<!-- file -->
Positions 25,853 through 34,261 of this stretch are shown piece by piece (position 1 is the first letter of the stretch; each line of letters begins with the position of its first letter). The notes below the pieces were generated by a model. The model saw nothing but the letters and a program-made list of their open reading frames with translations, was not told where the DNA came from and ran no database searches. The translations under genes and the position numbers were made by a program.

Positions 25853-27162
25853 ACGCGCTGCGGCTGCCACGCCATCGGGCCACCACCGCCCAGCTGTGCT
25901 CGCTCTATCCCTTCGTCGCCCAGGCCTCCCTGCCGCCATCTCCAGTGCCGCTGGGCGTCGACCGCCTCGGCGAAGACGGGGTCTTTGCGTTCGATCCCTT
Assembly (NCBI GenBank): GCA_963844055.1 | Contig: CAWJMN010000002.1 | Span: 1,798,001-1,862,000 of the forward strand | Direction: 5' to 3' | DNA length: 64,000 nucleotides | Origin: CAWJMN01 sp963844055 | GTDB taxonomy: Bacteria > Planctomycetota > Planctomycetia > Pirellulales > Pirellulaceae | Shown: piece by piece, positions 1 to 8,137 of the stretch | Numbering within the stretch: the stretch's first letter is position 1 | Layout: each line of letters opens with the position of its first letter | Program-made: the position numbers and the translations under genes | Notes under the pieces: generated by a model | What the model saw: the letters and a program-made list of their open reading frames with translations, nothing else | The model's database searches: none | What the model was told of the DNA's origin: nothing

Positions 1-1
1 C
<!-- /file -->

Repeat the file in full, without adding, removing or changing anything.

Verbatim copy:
Positions 25,853 through 34,261 of this stretch are shown piece by piece (position 1 is the first letter of the stretch; each line of letters begins with the position of its first letter). The notes below the pieces were generated by a model. The model saw nothing but the letters and a program-made list of their open reading frames with translations, was not told where the DNA came from and ran no database searches. The translations under genes and the position numbers were made by a program.

Positions 25853-27162
25853 ACGCGCTGCGGCTGCCACGCCATCGGGCCACCACCGCCCAGCTGTGCT
25901 CGCTCTATCCCTTCGTCGCCCAGGCCTCCCTGCCGCCATCTCCAGTGCCGCTGGGCGTCGACCGCCTCGGCGAAGACGGGGTCTTTGCGTTCGATCCCTT
Assembly (NCBI GenBank): GCA_963844055.1 | Contig: CAWJMN010000002.1 | Span: 1,798,001-1,862,000 of the forward strand | Direction: 5' to 3' | DNA length: 64,000 nucleotides | Origin: CAWJMN01 sp963844055 | GTDB taxonomy: Bacteria > Planctomycetota > Planctomycetia > Pirellulales > Pirellulaceae | Shown: piece by piece, positions 1 to 8,137 of the stretch | Numbering within the stretch: the stretch's first letter is position 1 | Layout: each line of letters opens with the position of its first letter | Program-made: the position numbers and the translations under genes | Notes under the pieces: generated by a model | What the model saw: the letters and a program-made list of their open reading frames with translations, nothing else | The model's database searches: none | What the model was told of the DNA's origin: nothing

Positions 1-1
1 C